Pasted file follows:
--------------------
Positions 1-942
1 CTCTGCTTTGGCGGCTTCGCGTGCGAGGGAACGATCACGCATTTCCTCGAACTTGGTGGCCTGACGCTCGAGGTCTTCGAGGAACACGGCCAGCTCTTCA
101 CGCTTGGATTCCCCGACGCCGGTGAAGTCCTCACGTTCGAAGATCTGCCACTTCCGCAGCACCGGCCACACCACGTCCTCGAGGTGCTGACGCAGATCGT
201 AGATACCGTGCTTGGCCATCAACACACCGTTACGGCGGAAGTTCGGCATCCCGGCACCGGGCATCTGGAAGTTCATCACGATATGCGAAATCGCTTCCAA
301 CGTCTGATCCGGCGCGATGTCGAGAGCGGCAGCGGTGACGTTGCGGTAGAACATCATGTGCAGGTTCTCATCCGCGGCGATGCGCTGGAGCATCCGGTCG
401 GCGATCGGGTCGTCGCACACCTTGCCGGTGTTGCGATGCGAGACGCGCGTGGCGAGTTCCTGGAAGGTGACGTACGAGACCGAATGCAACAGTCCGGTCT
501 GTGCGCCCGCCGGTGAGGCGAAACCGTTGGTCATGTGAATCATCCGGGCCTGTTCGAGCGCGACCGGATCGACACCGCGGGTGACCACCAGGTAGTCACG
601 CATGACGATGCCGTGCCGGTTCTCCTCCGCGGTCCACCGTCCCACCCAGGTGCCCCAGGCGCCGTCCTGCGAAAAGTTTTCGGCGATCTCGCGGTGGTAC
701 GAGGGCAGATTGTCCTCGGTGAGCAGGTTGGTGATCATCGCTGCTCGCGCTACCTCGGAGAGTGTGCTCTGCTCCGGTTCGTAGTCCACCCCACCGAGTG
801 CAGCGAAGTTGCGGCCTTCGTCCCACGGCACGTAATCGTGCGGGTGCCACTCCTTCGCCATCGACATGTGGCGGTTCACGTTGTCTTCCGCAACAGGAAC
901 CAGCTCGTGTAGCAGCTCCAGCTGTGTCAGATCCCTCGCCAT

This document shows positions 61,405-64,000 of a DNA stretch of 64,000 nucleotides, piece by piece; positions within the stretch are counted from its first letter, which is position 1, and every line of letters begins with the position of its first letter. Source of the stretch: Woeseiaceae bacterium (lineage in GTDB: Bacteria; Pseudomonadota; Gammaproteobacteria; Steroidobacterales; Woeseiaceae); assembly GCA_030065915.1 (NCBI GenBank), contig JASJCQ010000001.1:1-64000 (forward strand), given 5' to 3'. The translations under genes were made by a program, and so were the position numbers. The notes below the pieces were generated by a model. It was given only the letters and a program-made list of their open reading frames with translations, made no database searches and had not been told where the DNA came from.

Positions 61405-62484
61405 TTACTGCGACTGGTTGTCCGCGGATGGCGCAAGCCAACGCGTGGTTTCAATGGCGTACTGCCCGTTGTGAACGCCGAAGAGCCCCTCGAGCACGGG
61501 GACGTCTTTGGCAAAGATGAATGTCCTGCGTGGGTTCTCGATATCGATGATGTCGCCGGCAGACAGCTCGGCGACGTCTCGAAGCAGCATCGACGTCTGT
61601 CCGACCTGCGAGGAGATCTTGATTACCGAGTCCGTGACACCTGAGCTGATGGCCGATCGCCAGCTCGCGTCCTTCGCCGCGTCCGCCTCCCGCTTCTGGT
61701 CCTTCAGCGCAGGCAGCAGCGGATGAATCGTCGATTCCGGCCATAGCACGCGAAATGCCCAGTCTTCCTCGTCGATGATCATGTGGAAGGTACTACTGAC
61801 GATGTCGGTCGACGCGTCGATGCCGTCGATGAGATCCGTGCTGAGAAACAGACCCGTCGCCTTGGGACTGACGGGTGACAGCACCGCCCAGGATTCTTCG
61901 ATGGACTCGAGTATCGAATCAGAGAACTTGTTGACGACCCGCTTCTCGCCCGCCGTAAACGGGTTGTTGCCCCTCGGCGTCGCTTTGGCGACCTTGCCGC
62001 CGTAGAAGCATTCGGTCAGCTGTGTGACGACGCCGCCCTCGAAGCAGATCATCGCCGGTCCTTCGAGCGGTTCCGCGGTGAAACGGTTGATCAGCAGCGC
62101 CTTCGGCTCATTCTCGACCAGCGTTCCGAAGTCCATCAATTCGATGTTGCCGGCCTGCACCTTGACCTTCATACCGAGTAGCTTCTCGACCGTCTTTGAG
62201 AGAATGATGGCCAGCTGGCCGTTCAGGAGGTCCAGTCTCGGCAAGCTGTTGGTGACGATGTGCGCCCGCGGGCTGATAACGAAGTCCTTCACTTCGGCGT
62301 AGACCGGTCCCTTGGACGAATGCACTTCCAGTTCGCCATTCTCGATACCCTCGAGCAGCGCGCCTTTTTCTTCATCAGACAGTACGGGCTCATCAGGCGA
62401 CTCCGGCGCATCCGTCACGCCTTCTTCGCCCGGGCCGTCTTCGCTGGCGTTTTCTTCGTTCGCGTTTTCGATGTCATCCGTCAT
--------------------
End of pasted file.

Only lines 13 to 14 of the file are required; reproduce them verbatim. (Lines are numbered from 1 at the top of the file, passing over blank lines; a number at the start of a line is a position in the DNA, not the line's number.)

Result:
Positions 61405-62484
61405 TTACTGCGACTGGTTGTCCGCGGATGGCGCAAGCCAACGCGTGGTTTCAATGGCGTACTGCCCGTTGTGAACGCCGAAGAGCCCCTCGAGCACGGG